By Suzanne Venker
It doesn’t roll off the tongue well, does it? Asking where all the good women have gone. Asking where all the good men have gone feels fine. Normal. Slightly caustic, maybe, but still: benign. But asking where all the good women have gone sounds downright blasphemous.
Why is that? If the sexual revolution truly leveled the playing field and women are finally men’s equals, why should asking women to examine their behavior feel any different than asking men to examine theirs?
And yet it does. That’s because the playing field wasn’t leveled at all. It was tilted so far in women’s favor that women have become untouchable. Superior, even. When it comes to gender relations, the implication is clear: men are losers, and women are the prize.
If we were honest with ourselves, we’d admit that men take a huge beating today. Professors, journalists, writers and producers emasculate men every chance they get. On television sitcoms, only reruns portray men as strong, capable and necessary. The rest treat them as buffoons. Even commercials paint a portrait of the idiot husband whose wife is smarter and more capable than he.
Then there’s my favorite group: feminists. Feminists mill about on college campuses, spreading their anti-male bias every chance they get. Feminist authors are even worse. They write thousands of words about male and female relations, and they all allude to the same question: Are men even necessary?
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Some of the male mockery (which is really reverse sexism) is supposed to be tongue-in-cheek. But it isn’t funny. The relentless browbeating of the American male is having an effect. According to Pew Research Center, the share of men ages 18 to 34 who say having a successful marriage is one of the most important things in their lives has dropped six percentage points since 1997 – from 35 percent to 29 percent.
The journalists at The Atlantic have been the ringleaders for this message. In 2010, Hanna Rosin wrote an article (which eventually became a book) in response to the fact that women have become the majority of the workforce for the first time in U.S. history. Women, she says, are changing with the times – while men are lagging behind. They’re incapable or unwilling to bend in the right direction.
Bend over is more like it.
Rosin says women are more successful than men at meeting work and family demands. If men want to join the 21st century, she adds, they should purge their masculinity and adopt female traits. This conclusion fits perfectly with feminists’ longtime goal. As third-wave feminist activist Amy Richards notes, “Feminism is about deflating our dependence on masculinity.” Translation: America doesn’t need men – we only need women.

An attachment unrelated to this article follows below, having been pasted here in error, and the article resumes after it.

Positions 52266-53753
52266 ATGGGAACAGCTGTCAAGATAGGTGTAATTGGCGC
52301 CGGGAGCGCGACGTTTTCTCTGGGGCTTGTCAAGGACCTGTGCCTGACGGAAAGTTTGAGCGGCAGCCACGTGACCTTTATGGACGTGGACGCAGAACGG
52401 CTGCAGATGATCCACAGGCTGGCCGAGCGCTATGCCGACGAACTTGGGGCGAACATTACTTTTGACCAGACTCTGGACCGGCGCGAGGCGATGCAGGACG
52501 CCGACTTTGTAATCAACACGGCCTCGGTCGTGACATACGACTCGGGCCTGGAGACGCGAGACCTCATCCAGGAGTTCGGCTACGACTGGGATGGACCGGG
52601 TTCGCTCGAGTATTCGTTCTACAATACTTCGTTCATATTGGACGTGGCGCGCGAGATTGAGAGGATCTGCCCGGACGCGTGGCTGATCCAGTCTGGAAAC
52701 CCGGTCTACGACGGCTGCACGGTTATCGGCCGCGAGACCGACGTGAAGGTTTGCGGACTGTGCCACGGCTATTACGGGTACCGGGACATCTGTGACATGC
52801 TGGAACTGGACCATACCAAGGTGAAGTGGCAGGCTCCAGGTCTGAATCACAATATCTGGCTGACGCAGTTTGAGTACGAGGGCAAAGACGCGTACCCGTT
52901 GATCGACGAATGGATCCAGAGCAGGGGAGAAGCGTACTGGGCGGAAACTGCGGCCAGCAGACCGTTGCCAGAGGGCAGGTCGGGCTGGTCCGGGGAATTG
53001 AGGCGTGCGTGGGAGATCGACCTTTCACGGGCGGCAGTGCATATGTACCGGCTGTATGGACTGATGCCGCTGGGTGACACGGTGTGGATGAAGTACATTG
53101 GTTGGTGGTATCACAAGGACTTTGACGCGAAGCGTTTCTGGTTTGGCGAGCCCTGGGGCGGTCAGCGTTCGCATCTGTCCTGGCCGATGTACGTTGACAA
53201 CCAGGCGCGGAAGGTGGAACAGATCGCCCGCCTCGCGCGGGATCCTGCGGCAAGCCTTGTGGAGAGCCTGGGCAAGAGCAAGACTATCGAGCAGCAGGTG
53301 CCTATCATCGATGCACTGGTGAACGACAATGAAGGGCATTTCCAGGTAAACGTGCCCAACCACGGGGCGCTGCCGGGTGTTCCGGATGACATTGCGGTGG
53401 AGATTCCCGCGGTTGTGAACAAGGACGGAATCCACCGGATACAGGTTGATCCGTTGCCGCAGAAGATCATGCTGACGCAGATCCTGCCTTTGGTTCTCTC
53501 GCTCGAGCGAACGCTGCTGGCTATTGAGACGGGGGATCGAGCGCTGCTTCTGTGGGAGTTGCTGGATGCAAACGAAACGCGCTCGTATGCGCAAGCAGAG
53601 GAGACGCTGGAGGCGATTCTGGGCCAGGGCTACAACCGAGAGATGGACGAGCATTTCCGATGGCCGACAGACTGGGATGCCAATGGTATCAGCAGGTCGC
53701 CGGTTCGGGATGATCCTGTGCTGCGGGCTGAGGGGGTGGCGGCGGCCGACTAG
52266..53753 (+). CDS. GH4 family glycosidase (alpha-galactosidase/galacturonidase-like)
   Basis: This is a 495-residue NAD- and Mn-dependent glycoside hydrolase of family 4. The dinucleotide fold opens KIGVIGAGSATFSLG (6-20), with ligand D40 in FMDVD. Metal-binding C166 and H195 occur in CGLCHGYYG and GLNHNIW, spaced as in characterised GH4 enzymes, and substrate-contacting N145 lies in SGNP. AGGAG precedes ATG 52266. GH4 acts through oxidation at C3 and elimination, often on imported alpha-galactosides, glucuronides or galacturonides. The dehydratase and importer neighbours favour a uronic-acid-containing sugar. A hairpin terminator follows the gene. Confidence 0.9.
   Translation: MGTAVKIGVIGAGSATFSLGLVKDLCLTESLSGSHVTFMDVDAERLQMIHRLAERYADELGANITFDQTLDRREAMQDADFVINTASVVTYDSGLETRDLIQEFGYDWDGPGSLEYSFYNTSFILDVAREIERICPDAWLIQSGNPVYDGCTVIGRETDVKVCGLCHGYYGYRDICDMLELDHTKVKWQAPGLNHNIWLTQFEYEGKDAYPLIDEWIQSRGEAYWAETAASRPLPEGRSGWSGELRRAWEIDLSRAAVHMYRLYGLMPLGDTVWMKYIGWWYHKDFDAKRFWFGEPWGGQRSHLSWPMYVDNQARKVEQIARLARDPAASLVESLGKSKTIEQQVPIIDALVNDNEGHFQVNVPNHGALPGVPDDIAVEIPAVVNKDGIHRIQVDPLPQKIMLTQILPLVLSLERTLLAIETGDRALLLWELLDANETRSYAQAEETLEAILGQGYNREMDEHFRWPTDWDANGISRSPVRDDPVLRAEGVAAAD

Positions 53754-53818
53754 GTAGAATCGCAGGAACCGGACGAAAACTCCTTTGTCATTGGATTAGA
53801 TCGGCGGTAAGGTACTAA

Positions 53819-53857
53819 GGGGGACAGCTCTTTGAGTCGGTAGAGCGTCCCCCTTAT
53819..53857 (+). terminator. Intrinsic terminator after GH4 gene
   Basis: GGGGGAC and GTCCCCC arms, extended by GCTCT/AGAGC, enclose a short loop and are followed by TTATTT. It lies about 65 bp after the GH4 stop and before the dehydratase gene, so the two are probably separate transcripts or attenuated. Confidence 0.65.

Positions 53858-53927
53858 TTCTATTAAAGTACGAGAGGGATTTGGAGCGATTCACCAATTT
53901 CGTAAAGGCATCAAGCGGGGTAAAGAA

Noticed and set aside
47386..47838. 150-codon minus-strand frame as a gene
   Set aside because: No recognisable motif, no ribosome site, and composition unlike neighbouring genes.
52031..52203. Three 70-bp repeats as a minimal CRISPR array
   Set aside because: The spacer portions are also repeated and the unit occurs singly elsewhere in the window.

It may be chic to think of men as unnecessary, but this foolish approach to gender relations – tongue-in-cheek or otherwise – serves no one. You can’t disempower one sex to empower the other. It doesn’t work that way. It doesn’t matter how empowered, liberated or successful women are, men and women need each other.
That men have not asked, at least publicly, where all the good women have gone speaks volumes. Perhaps chivalry isn’t dead but merely dormant, because what I hear from men is that they want to love women, but that women have changed. Where, they wonder, are the soft, feminine creatures that used to care about men and treat them with respect?
They’re gone. Today’s women are the daughters of committed feminists. They’ve been raised to shut off their girly side to prove something to themselves and the world. That behavior may work well in the marketplace, but it’ll kill a romance before it even gets off the ground.
That brings us to this question: Is it really that hard to find a good man today? Or could it be just as hard to find a good woman? It may be blasphemous to ask this question.
But that doesn’t mean it shouldn’t be asked.
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Suzanne Venker is an author and speaker. Her new book, “How to Choose a Husband and Make Peace with Marriage,” will be available Feb. 5, 2013. Also available at WND is her new Kindle single, “The War on Men.” You can find Suzanne at SuzanneVenker.com.